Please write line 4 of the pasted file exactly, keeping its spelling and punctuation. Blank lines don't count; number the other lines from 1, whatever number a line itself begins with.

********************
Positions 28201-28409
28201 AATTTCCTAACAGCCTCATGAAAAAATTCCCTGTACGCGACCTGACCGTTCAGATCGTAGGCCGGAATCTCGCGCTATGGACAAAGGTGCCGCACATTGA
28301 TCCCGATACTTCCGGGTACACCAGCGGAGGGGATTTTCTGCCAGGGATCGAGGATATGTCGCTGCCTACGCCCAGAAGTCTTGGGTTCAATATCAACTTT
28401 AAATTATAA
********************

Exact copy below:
28401 AAATTATAA